Last Updated Apr 1, 2015 3:00 PM EDT
President Obama declared a "national emergency" Wednesday, signing an executive order to authorize sanctions against criminals who engage in "significant malicious" cyber attacks against the United States.
"Cyber threats pose one of the most serious economic and national security challenges to the United States," the president said in a statement addressing his executive order. "And my Administration is pursuing a comprehensive strategy to confront them."
By declaring certain malicious cyber activity a national emergency in this executive order, President Obama is creating a kind of sanctions shortcut that could speed up the Treasury Department's ability to freeze assets and impose other sanctions when malicious cyber attacks are deemed to pose a significant threat to "national security, foreign policy, or economy or financial stability" of the U.S., according to a fact sheet released by the White House.The White House cited as examples cyber attacks that compromise critical infrastructure, cause significant disruptions to computer networks, or the steal "large quantities of credit card information or trade secrets."
The measures, announced after recent cyber assaults on health insurance companies like Anthem, Premera Blue Cross and entertainment giant Sony, would apply to overseas actors engaging in a wide swath of cyber criminal activity: from hacks stealing trade secrets or other financial information to widespread distributed denial of service (DDoS) attacks -- along with anyone attempting to assist or provide material support for such offenses.
The U.S. would be able to freeze assets and prevent any transactions with U.S. financial systems. The State Department will also deny visas to those engaging in such activities.
White House Cybersecurity Coordinator Michael Daniel said on a conference call with reporters that the order is "designed to fill in a gap that we have identified."
Some cybersecurity experts say the new program could be "staggering" for countries like China, where the attacks on insurance giant Anthem are believed to have originated.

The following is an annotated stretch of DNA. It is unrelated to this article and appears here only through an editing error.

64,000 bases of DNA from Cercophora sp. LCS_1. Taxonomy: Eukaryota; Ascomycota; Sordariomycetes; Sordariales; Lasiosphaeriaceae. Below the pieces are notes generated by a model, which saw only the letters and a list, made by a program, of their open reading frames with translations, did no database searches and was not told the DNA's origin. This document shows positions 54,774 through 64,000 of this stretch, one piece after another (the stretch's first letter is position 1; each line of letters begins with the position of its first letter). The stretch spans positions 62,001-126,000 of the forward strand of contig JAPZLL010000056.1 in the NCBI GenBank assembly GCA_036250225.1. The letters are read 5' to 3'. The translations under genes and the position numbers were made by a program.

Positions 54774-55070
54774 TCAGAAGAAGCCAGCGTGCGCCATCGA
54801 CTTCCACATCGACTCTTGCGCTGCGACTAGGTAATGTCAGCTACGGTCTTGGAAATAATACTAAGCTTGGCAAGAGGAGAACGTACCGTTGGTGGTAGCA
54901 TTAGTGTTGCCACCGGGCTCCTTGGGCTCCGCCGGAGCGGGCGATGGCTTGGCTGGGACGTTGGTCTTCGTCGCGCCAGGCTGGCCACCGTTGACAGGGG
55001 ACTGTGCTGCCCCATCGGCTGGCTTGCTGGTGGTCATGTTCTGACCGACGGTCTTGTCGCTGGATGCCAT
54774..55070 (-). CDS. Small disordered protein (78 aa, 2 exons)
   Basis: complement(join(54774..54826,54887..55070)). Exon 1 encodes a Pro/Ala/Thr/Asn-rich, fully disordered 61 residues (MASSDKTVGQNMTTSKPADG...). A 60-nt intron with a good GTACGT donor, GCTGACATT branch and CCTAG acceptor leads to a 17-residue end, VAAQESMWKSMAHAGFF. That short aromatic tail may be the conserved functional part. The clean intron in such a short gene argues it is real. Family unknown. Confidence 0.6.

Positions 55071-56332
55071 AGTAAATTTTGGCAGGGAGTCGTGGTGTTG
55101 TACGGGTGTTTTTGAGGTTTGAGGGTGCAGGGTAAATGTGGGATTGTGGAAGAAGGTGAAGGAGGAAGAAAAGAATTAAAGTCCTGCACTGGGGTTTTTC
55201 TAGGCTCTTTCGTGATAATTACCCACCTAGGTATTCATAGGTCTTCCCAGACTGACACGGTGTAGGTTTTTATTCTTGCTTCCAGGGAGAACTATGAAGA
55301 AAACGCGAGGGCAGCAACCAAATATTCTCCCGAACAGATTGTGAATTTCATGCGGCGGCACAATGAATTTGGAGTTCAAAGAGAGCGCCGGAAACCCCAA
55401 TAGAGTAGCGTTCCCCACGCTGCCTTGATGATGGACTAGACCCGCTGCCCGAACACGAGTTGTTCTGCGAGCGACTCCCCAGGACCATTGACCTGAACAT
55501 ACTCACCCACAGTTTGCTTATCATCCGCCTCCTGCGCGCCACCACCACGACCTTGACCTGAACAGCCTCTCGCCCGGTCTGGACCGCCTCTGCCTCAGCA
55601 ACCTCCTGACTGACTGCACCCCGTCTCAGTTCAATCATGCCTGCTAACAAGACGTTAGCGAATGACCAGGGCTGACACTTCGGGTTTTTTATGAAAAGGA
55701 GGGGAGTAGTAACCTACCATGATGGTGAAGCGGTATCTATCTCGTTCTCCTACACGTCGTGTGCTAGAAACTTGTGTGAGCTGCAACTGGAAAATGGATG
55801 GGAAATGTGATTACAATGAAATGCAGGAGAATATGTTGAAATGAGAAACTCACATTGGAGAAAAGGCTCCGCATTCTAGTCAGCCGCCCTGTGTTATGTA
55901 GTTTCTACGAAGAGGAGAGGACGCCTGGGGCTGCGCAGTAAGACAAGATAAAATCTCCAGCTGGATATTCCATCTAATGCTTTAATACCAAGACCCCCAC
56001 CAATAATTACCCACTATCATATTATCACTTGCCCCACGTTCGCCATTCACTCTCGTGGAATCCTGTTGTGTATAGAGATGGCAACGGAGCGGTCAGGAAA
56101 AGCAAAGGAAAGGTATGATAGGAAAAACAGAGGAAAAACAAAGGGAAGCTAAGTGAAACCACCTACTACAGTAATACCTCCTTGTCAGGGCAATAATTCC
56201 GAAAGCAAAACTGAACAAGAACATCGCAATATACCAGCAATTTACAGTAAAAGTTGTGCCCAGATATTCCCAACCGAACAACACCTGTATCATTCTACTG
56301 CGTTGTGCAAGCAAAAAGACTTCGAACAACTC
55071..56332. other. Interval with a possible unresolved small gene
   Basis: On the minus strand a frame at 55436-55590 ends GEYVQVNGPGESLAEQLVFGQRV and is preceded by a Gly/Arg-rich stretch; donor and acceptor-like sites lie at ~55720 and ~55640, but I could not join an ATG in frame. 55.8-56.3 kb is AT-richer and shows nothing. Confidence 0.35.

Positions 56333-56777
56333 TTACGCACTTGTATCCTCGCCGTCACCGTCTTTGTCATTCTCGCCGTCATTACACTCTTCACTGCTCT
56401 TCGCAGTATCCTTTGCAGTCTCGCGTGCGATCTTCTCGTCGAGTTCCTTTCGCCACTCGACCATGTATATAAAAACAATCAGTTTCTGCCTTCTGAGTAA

For foreign actors suspected of cyberhacking U.S. companies, "this is practically an economic death sentence," Stewart Baker, a former assistant secretary of policy at the Department of Homeland Security, told CBS News.
"In the end, almost any economic transactions goes through New York, and the banks in New York won't handle transactions with people who have sanctions imposed on them," Baker said. "The potential ripple effect will be enormous."
"People still have to be prosecuted, sentenced," the cyber security expert explained. "This just creates a framework in which individuals can be identified... And the government is a lot better at attribution than they used to be."
But some remain cautious about what such sanctions authority could do.
"The president's emergency economic authority is exceptionally broad, and has been used to violate basic due process rights in other contexts," ACLU policy adviser Gabe Rottman warned in a statement to CBS News. "Cyberthreats are real and must be addressed, but they often transcend brick-and-mortar transnational conflicts. That creates the potential for serious unintended consequences here."
Daniel said the Sony hack - which the U.S. traced to North Korea - "informed" the administration's development of this executive order, and "highlighted the need to have this capability."
"We know that in many cases that in any country... there are companies that hire hackers to steal intellectual property and we don't want to only deter those with their "fingers on the keyboard," Daniel said. "We wanted to deter those paying for [those activities]."
Though the United States imposed new sanctions on North Korea following the uproar over Sony's hack, the White House says this new order augments its power to deal with malicious cyber actors.
Earlier this year, the president signed an order to promote information sharing between affected parties in the private sector and government agencies. The president also held a cybersecurity summit in February in the heart of Silicon Valley to recruit tech giants for the White House's efforts.